Meeting Notes - October 3, 2017

Tonight was EQAO night for the Education Committee. Unfortunately, our EQAO results were a mixed bag at both the elementary and secondary levels. They can be found here.

In grade 3, there were declines in writing and math, but an increase in reading. In grade 6, there was a decline in writing, an increase in reading, and no change in math. Furthermore, the board performed below the provincial aggregate in every area in grade 3 and 6.

The increases in reading were somewhat of a pleasant surprise because we have received many students to GECDSB who are learning English as a Second Language over the last 18 months or so. However, we implemented new programming in the last school year to assist grade 2 and 3 students struggling with literacy. Lexia and Empower are intensive computer-based programs that work as both diagnostic and learning tools. Essentially, they help students and teachers know where students need the most help, and the computer program is designed to focus students in the areas they need, providing reinforcement as they reach new achievement levels. We saw through our own studies using these programs that they have been wildly successful. In fact, the Lexia and Empower diagnostics showed that all students improved, with some grade 2 students moving from Kindergarten level reading to grade 4 reading, and some students at the grade 3 reading level moving to grades 4 and 5. During the presentation we heard about some quotes from students, including, “It made me read better and it made me happy.” It seems that these programs may have impacted our EQAO scores as well as we saw increases in EQAO scores for students with Special Education and ESL needs last year in grade 3.

I am hoping that the increases in reading are precursors to increases in math. The board undertook a significant math intervention through the Math Task Force which was completed in April of 2016 and in which I am deeply invested. More information about the MTF can be found here. We learned at tonight’s meeting that most of the recommendations from the MTF have been implemented, but some are targeted for implementation through 2017-18. Moreover, some will be ongoing and evolving such as professional development and alignment of all departments to support math, the goal being to ensure that we are changing the math culture. That is, it is important to change the pervasive mindset (not just within our board, but within the broader culture) that some people just can’t do math. As Superintendent Clara Howitt pointed out, “It’s not okay to say ‘I just can’t read. I’m not a reading person.’ We should have the same expectations about math.”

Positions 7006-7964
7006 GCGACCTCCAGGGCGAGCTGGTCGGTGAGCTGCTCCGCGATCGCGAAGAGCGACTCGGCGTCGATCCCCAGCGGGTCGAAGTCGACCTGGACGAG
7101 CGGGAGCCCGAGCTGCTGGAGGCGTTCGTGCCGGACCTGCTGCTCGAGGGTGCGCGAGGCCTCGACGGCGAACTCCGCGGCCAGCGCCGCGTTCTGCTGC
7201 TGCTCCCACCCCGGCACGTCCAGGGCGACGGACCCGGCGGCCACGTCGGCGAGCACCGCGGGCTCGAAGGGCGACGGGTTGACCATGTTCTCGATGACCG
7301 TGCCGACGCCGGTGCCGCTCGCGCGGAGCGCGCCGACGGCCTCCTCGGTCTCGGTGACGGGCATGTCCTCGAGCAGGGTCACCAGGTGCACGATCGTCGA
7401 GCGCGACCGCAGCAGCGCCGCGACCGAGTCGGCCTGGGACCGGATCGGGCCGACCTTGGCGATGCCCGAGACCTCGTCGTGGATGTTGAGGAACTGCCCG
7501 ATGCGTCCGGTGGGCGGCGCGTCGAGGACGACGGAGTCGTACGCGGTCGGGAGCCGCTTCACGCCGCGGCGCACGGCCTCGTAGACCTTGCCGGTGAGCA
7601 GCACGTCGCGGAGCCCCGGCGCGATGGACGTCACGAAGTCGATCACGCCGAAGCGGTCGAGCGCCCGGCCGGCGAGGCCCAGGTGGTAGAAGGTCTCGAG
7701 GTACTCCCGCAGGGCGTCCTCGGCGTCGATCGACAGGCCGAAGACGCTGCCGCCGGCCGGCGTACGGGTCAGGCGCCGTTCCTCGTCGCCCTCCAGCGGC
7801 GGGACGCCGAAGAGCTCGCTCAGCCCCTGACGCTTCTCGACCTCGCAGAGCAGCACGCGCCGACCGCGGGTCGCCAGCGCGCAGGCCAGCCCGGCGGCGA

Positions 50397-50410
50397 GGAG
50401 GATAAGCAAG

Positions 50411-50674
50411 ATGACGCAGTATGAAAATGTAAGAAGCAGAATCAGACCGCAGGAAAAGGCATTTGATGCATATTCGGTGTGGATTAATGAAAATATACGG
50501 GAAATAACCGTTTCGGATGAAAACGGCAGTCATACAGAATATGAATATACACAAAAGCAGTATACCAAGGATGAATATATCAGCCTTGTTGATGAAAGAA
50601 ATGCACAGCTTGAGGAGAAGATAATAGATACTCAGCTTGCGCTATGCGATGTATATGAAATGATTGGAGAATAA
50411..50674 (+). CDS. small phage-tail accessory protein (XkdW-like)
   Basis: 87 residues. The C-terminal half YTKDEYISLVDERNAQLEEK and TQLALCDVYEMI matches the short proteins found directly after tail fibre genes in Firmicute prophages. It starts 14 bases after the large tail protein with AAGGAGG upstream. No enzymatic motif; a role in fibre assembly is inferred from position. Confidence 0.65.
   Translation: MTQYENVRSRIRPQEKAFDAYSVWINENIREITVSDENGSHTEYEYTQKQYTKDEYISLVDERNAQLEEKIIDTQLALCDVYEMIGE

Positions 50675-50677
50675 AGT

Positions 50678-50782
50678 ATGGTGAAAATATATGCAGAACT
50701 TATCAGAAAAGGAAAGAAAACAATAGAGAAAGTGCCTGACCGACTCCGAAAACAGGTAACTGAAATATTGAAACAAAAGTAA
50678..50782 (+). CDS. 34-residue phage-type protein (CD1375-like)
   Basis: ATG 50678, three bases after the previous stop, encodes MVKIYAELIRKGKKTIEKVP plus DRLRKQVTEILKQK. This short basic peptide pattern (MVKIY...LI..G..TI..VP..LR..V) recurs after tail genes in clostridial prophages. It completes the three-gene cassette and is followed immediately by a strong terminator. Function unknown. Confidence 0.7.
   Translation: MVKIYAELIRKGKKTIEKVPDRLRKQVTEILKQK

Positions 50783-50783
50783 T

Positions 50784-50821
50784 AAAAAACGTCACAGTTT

There is a section on the EQAO that asks students about their attitudes and beliefs about reading, writing, and math. There were some interesting findings this time around suggesting that our work to change attitudes about math may have made some early gains. Specifically, more students indicated they like math and believe they are good at math most of the time, even more than they believed the same about writing, and more than their belief that they are good at reading. In fact, slightly more than 50% of students indicated these beliefs about math this year, whereas less than 50% indicated these beliefs about writing. As disposition is a factor that relates to math achievement for students, this is a good sign, and it was one of the recommendations of the MTF.  

It is also possible to study math EQAO based on the specific assessment areas. There is a pervasive belief that we need to "get back to the basics” - and not just within our board. The EQAO assessment areas include fundamentals in both grade 3 and 6 (i.e., number sense) as well as thinking and conceptual areas. In both grades, GECDSB students did well in the fundamentals (the basics), but the area of need across the board is conceptual understanding and application. That is not to say that no students need support in the basics, but it does help us to know where to direct our efforts at a board level.